Swedes themselves are consistently well-informed and concerned about the environment. The environment and climate are around fifth on the list of voters’ main concerns, after crime, health, schools and inflation. Immigration and refugee issues, which have long dominated the Swedish debate, are in sixth place, while defence and security – despite the debate over Nato – are down in seventh place, according to an Ipsos poll in June.

But at the polling booth, when it comes to casting their vote, it seems that most Swedes have little faith that political parties will make much difference. Despite the fact that the climate had such a high profile in 2018, the issue did not even end up among the top 10 reasons for choosing a party to vote for, according to polling station surveys commissioned by SVT. Instead, voters feel this is a global problem rather than a Swedish one. “It wouldn’t matter if every Swede held their breath so as not to emit a single molecule more of carbon dioxide – progress would still be negative,” the head of polling company Novus told Svensk Dagbladet last month.

So Sweden seems set to continue to make slow but unspectacular – and even disappointing – progress on the climate in coming years. It would be a shame if the country, with its solid record on the environment and its fondness for grand declarations about the future, were to become a byword for greenwashing rather than a beacon for a better world. Greta and her supporters have work to do here at home.

David Crouch is the author of Almost Perfekt: How Sweden Works and What Can We Learn From It. He is a freelance journalist and a lecturer in journalism at Gothenburg University.

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2022 SWEDISH ELECTION

What pledges have Sweden’s four largest political parties made in this year’s election?

With the 2022 Swedish parliamentary election just over a month away, The Local looks at each party's policies and pledges in the run-up to the big day on September 11th. Here's part one, covering Sweden's four largest parties.

What pledges have Sweden's four largest political parties made in this year's election?

We’ll start with Sweden’s four largest parties: the left-wing Social Democrats and the conservative Moderates, the far-right Sweden Democrats and the Centre Party, who, as you probably guessed, are in the centre of the political spectrum.

The leader of one of Sweden’s two largest parties – Magdalena Andersson for the Social Democrats and Ulf Kristersson for the Moderates – is likely to become prime minister after September’s election, depending on how well each party does, as well as how many votes the other parties in their blocs receive.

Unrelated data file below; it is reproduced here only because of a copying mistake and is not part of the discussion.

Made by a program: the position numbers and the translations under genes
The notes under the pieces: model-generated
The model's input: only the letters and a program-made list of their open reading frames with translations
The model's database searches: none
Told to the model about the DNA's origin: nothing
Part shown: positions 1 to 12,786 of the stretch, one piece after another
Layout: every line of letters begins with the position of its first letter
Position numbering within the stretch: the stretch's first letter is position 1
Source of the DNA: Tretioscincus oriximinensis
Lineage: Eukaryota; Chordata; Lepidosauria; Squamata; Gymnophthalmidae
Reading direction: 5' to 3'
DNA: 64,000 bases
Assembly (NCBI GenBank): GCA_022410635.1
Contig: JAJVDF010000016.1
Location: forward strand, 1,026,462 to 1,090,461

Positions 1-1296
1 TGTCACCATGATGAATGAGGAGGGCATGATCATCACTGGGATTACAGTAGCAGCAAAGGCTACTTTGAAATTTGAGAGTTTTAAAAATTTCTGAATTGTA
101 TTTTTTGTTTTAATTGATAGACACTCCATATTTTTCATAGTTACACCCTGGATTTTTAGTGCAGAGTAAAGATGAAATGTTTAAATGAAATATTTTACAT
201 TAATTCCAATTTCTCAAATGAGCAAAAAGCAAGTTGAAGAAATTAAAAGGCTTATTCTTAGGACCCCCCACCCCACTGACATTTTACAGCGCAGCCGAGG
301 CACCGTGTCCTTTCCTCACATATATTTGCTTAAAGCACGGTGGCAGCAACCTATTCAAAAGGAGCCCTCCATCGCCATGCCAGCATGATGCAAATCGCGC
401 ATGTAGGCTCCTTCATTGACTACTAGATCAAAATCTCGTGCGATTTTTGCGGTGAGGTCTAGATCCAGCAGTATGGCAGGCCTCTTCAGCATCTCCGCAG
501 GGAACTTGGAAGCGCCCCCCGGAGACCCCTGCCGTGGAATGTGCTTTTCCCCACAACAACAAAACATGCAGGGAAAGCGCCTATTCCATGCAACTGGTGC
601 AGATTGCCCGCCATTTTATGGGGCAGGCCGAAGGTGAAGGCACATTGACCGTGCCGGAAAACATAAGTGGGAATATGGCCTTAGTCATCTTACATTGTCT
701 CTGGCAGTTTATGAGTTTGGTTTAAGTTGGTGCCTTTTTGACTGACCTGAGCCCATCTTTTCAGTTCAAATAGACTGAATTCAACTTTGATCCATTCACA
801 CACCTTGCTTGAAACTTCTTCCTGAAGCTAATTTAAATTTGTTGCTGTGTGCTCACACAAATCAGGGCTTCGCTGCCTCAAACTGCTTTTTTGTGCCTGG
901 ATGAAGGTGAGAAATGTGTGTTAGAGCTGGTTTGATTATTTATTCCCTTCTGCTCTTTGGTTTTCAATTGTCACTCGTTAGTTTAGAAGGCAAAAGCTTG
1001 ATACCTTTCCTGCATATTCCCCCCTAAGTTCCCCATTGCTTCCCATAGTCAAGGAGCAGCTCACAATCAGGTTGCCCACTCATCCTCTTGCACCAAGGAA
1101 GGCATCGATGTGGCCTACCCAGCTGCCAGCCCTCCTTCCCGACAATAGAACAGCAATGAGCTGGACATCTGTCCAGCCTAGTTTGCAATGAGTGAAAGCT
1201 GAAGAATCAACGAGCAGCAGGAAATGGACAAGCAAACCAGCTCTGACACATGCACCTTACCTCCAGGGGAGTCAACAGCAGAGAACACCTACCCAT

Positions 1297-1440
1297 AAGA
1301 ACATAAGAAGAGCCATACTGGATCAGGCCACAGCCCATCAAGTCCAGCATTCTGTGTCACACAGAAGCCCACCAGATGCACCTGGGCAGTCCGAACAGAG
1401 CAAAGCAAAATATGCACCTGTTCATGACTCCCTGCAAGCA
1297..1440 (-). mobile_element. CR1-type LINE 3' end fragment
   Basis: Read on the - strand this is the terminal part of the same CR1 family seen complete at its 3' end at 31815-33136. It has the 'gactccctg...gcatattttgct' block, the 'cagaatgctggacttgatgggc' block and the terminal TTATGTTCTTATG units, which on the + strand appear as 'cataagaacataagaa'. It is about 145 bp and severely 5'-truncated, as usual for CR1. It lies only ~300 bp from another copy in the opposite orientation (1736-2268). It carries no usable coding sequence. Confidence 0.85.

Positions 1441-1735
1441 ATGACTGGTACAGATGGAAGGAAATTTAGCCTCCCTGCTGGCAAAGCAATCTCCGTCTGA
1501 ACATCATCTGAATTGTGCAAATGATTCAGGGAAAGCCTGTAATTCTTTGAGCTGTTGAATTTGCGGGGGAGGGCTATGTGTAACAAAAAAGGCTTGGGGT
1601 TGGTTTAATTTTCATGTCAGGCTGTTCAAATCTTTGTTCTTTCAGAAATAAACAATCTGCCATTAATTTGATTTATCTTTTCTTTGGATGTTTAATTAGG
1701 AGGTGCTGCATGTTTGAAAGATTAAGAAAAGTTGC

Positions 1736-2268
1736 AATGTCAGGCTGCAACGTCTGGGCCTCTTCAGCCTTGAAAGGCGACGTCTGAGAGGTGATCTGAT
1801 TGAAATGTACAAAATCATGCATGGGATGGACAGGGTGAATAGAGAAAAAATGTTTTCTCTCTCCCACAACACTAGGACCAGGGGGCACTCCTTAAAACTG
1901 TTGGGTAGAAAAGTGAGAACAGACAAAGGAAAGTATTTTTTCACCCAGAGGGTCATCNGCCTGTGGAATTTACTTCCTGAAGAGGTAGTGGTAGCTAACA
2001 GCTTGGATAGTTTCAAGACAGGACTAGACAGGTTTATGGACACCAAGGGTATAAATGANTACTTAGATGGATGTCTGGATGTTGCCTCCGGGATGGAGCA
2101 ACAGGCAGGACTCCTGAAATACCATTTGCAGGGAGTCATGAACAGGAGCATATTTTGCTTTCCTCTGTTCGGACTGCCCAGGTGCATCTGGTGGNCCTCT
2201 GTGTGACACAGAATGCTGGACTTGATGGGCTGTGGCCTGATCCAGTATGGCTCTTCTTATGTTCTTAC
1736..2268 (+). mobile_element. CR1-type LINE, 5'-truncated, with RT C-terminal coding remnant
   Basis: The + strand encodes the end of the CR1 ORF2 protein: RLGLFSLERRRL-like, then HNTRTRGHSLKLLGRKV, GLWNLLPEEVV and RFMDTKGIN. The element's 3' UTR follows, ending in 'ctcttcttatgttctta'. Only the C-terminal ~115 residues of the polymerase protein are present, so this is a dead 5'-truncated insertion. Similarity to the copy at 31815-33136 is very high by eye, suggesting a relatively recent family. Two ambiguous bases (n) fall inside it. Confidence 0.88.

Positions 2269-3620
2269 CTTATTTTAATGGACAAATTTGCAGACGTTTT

Social Democrat election posters on pensions, limiting profits for free schools, and law and order issues. Photo: Christine Olsson/TT

Social Democrats

The Social Democrats focus on six different policy areas on their website, which, interestingly, don’t correspond entirely with their election campaign posters unveiled in early August.

The campaign posters cover pensions, schools (specifically, limiting profit-making free schools), crime and law and order.

On their website, however, the ruling Social Democrats highlight different issues: welfare, healthcare, elderly care, labour, the climate and law and order.

Some key issues highlighted in their campaign are more police officers, stricter punishments for criminals, better pensions and limiting profits for free schools. They also state that “everyone who can work, should work”, adding that those who work should be able to live off their salary and have good working conditions.

Some of their labour policies include creating more jobs across Sweden, including in the healthcare sector in order to shorten queues for accessing healthcare, providing better opportunities for the unemployed to retrain and introducing the family week policy they were previously unable to pass through parliament.

Moderate party leader Ulf Kristersson speaks at his party’s election kickoff in Norrköping on August 4th. Photo: Magnus Andersson/TT

Moderates

The Moderates’ main policy focus areas in their campaign, according to their website are crime, the economy and jobs, as well as energy and the climate.

The conservative opposition party’s policies criticise the reigning Social Democrats, pointing out issues it has identified as being important for voters. It does not, however, propose a set of policies to tackle these issues.

The Moderates mention the high level of shootings in Sweden (“one shooting a day, one fatal shooting a week”), mugging, fraud against the elderly and women’s “insecurity outdoors” as important election issues this year.

They also focus on the economy and “planboksfrågor”, or literally “wallet issues”, like cost of living and personal economy issues, stating that “after eight years with the Social Democrats in government, we have the EU’s lowest growth … and eighth-highest unemployment”, as well as stating that “700,000 people who have migrated to Sweden can’t support themselves financially, costing 132 billion kronor per year”.

On energy and climate, they state that energy prices have broken new records this summer, with the situation “expected to get even harder in autumn and winter”, as well as stating that “Sweden has burnt oil in the middle of summer”.

Their main argument as to why voters should vote for them is not a policy as such, rather the fact that they have “gathered four parties which agree on the political issues which are most important for voters”.